Paks Nuclear Power Plant
|Paks Nuclear Power Plant|
Paks Nuclear Power Plant
|Commission date||28 December 1982|
|Operator(s)||Paksi Atomerőmű Zrt.|
|Nuclear power station|
|Units operational||4 x 500 MW|
|Make and model||VVER-440/V213|
|Units planned||2 x 1,200 MW|
|Nameplate capacity||2,000 MW|
|Annual gross output||14,749 GW·h|
The Paks Nuclear Power Plant (Hungarian: Paksi atomerőmű), located 5 kilometres (3.1 mi) from Paks, central Hungary, is the first and only operating nuclear power station in Hungary. Altogether, its four reactors produce more than 50 percent of the electrical power generated in the country and meet more than 40 percent of the country electric consumption.
VVER is the Soviet designation for a pressurized water reactor. The number following VVER, in this case 440, represents the power output of the original design. The VVER-440 Model V213 was a product of the first uniform safety requirements drawn up by the Soviet designers. This model includes added emergency core cooling and auxiliary feedwater systems as well as upgraded accident localization systems.
Each reactor contains 42 tons of lightly enriched uranium dioxide fuel. Fuel takes on average three years to be used (or "burned") in the reactors; after this the fuel rods are stored for five years in an adjacent cooling pond before being removed from the site for permanent disposal.
The power plant is nearly 100% owned by state-owned power wholesaler Magyar Villamos Művek. A few shares are held by local municipalities, while a voting preference or "golden" share is held by the Hungarian government.
|Station||Type||Net capacity||Gross capacity||Construction start||Grid date||License expires|
|PAKS-1||VVER-440/V213||475 MWe||500 MWe||01-Aug-1974||28-Dec-1982||2032|
|PAKS-2||VVER-440/V213||475 MWe||500 MWe||01-Aug-1974||06-Sept-1984||2034|
|PAKS-3||VVER-440/V213||475 MWe||500 MWe||01-Oct-1979||28-Sept-1986||2036|
|PAKS-4||VVER-440/V213||475 MWe||500 MWe||01-Oct-1979||16-Aug-1987||2037|
|PAKS-5||VVER-1200||1114 MWe||1200 MWe||2018 (planned)||2025 (planned)||-|
|PAKS-6||VVER-1200||1114 MWe||1200 MWe||2020 (planned)||2027 (planned)||-|
In 2000, the Paks Nuclear Power Plant commissioned a feasibility study which concluded that the plant may remain in operation for another 20 years beyond the original 30-year design lifetime. The study was updated in 2005 with similar conclusions. In November 2005, Hungary's Parliament passed a resolution with overwhelming bipartisan majority to support the lifetime extension. The feasibility study concluded that the non-replaceable parts are in sufficient condition to remain in operation for another 20 years while a minority of replaceable parts needed replacement or refurbishment.
The power generator made repeated surveys of public opinion on the lifetime extension and concluded that support for the decision hovered near 70%.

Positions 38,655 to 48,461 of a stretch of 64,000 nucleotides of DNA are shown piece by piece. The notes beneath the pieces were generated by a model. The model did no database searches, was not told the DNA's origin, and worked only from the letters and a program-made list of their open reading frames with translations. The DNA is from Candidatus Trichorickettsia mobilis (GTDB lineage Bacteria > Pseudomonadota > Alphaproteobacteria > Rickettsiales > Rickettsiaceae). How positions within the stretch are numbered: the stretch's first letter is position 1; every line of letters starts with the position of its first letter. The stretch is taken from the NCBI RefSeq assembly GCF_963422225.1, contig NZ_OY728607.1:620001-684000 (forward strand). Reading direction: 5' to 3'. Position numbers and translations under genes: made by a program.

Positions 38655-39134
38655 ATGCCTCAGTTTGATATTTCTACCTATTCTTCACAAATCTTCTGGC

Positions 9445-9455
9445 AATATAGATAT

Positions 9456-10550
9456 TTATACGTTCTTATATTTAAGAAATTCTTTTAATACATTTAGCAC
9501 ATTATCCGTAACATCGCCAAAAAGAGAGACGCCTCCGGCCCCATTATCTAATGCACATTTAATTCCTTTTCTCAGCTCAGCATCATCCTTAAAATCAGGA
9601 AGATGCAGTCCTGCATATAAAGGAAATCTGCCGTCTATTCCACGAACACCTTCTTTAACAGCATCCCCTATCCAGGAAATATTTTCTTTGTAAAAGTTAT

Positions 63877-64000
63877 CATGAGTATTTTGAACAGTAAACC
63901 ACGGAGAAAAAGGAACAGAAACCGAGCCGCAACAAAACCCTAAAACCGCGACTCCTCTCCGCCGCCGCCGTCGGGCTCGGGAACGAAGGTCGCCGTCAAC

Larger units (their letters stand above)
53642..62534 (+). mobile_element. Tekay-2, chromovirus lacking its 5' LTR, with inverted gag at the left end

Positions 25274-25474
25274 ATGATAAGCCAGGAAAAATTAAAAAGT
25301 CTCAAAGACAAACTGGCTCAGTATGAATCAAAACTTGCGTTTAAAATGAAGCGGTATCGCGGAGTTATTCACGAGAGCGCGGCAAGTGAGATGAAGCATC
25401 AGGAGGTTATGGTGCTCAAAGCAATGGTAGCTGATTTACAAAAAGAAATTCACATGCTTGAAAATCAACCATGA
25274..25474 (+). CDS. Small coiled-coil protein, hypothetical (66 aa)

Following the Fukushima I nuclear accidents in March 2011, Hungary's government said it would conduct a stress test on the Paks Nuclear Power Plant to assess safety, but it would not abandon plans for lifetime extension and it would also go ahead with plans for its expansion.
Thanks to optimizations, modernization and fuel upgrades it was possible to safely increase the output power of the Unit 4 reactor to 500 MWe in 2006, followed by Unit 1 in 2007. With upgrades to the remaining two units the plant's power generation reached 2000 MWe in 2009.
On 30 March 2009 the National Assembly of Hungary gave its principal consent by votes 330 for, 6 against and 10 abstentions to the preparation works of the possible new units. On 26 February 2010 the owner state company MVM Group decided the expansion with about 2000 billion Hungarian Forints price.
On 18 June 2012 the Hungarian government ranked Paks expansion as a "high priority project of the national economy", in this context established a committee (Nuclear Power Governmental Committee) for prepare the factual steps. The Nuclear Power Governmental Committee is headed by Viktor Orbán (Prime Minister) and has two members; Mihály Varga (Minister of National Economy) and Zsuzsanna Németh (National Developmental Minister). As of 2016, Hungary is said to import 30% of its electricity.
According to the agreement signed by Zsuzsanna Németh (National Developmental Minister of Hungary) and Sergey Kiriyenko (Rosatom chairman) on 14 January 2014 Paks Nuclear Power Plant will be expanded by the Russian state company Rosatom. Eighty percent of the project’s cost will be financed with a 10 billion Euro credit line from Russia. Subject to European Commission approval, construction of two VVER-1200 reactors is planned to start in 2018. On 6 March 2017, the European Commission announced its approval.
An INES level 3 event ("serious incident") occurred on 10 April 2003 at the Unit 2 reactor. The incident occurred in the fuel rod cleaning system located under 10 metres (33 ft) of water in a cleaning tank next to the spent fuel cooling pond, located adjacent to the reactor in the reactor hall. The reactor had been shut down for its annual refueling and maintenance period on 28 March and its fuel elements removed.
The cleaning system had been installed to remove dirt and corrosion from fuel elements and control rods during shutdown, as there had previously been problems with magnetite corrosion products from the steam generators being deposited on the fuel elements which affected the flow of coolant. The sixth set of thirty partially spent elements were in the tank having been cleaned, the cleaning having finished at 16:00. At 21:50, radiation alarms mounted on the cleaning system detected a sudden increase in the amount of krypton-85. The suspicion was that one of the fuel rod assemblies was leaking. At 22:30, the reactor hall was evacuated because of elevated radiation levels both there and in the ventilation stack.